DeCentering Citizenship

I always find it amusing that our great President chooses to enforce harsh immigration laws, deporting record numbers of people from the United States to appease the same people that question his own citizenship.

Then again, Barack Obama is head of state and immigration and customs enforcement serves a vital state function. It is part of the discourse of civilization that produces and reproduces the binary between white and brown/black, strong and weak states, us and them.

Citizenship was constructed by the Westphalian nation-state for the purpose of advancing nationalism. It demarcates an inside/outside marker of sovereignty centered around the inviolability of borders. It separates a more civilized “us” from a more rogue “them.” Over time, the construction has metamorphosed to deny certain inalienable rights to women, blacks, gheys, and immigrants who were designated unfit for citizenship.

Historically, encounters along the border both contest and reproduce a tortured collective identity defined in opposition of the Other. For the United States in particular, citizenship serves to mask the violent and genocidal origin of the country. Notice how American citizens are now referred to as “native-born” citizens in several different forums. This constant denial maintains order and legitimacy in a system that is inherently disorderly and predicated on a set of colonial assumptions about the order of things.

As part of the enterprise of nation-building, the state constructs and labels some immigrants as unsuitable for citizenship. Perhaps, nowhere is this more apparent today than calls by Republicans to eliminate birthright citizenship. Many others have to wait in line decade-long lines for an arbitrarily designated priority date. The state constructs and reconstructs these categories as it sees fit, marking  and containing migrant bodies within a temporal space and time.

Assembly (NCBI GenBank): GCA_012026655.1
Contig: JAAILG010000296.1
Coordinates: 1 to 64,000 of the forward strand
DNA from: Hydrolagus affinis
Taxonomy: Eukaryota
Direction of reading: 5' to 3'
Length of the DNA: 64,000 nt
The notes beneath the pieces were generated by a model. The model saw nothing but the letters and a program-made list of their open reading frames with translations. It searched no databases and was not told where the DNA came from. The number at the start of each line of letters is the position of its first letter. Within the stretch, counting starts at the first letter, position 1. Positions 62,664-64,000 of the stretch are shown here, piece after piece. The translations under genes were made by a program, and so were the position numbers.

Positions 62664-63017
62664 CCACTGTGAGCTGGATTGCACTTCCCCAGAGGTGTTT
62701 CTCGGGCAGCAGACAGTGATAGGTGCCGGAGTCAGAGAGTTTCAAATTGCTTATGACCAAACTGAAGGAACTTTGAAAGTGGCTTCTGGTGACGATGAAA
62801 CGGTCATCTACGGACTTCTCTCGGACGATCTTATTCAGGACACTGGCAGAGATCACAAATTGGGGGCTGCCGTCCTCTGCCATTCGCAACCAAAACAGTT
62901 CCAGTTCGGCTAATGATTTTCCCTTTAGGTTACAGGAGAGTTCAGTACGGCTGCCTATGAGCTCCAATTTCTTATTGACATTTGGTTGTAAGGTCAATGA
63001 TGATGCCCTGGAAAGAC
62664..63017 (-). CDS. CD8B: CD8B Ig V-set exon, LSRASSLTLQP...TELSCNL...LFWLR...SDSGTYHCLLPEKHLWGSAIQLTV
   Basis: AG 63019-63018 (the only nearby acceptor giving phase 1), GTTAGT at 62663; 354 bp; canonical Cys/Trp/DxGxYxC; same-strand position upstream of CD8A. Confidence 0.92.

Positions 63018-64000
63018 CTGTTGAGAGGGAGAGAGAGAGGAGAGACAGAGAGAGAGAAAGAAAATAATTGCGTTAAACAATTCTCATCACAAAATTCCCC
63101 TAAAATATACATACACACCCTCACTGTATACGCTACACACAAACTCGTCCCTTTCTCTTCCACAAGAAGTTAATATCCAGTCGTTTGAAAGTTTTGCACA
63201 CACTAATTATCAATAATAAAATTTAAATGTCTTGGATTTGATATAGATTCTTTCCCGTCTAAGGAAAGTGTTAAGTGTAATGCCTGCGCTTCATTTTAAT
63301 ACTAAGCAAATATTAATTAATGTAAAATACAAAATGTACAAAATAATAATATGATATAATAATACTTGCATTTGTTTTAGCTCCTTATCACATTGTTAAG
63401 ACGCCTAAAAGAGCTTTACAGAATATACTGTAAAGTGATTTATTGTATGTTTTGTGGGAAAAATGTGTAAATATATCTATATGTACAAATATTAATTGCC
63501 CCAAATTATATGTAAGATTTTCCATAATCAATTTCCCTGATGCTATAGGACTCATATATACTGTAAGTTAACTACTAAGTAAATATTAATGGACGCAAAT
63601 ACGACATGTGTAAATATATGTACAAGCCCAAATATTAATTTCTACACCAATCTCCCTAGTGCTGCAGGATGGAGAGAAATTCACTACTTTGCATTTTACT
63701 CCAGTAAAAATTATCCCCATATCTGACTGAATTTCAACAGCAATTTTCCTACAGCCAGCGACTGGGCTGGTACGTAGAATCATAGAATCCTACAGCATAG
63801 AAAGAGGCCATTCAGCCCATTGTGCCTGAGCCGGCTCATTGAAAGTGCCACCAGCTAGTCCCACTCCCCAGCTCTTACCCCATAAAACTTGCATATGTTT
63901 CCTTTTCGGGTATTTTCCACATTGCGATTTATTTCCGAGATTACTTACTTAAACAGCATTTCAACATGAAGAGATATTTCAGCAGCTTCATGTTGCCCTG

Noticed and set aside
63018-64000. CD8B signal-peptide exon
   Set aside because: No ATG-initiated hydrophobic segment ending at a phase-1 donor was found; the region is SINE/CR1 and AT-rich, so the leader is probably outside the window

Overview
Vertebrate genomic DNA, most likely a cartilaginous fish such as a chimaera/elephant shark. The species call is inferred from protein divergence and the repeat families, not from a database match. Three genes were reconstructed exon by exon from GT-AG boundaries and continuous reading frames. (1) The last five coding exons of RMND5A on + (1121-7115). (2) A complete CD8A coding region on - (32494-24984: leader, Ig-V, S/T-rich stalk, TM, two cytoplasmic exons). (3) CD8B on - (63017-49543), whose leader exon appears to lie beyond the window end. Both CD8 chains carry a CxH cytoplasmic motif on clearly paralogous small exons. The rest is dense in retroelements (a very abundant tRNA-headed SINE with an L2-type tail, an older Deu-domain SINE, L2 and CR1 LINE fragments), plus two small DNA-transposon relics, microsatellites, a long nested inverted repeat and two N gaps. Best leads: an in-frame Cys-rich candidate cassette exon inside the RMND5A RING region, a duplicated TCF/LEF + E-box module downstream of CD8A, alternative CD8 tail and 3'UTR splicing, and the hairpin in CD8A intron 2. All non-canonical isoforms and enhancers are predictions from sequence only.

Dreamers and long-time undocumented residents are among the current wave of Americans in the waiting lines for inclusion into the statecraft of citizenship. Sometimes lines are drawn not only between countries but within families, hence the terms mixed-immigration status families and same-sex bi-national couples. It’s harsh and repugnant but also doomed to fall apart as soon as the disenfranchised peoples are perceived and accepted as part of the fabric of America. And that is how the concept of citizenship serves nationalism and the nation-state.

Immigration reform advocates have long approached the problem of a broken immigration system by buying into the state discourse of citizenship. Movements have centered around inclusion into the system. After years of dialectic and non-dialetic struggle, political violence and trauma, new arrivals are assimilated into the system.

But maybe  there is some need for a truly progressive immigrant rights struggle that focuses on decentering the relevance of citizenship as it pertains to human rights. True liberation may just mean denationalizing and seizing the concept of citizenship from the enterprise of nationalism. It sounds complicated but it is rather simple to envision a world where your rights as a human being don’t disappear at an arbitrary border simply because you don’t have papers.

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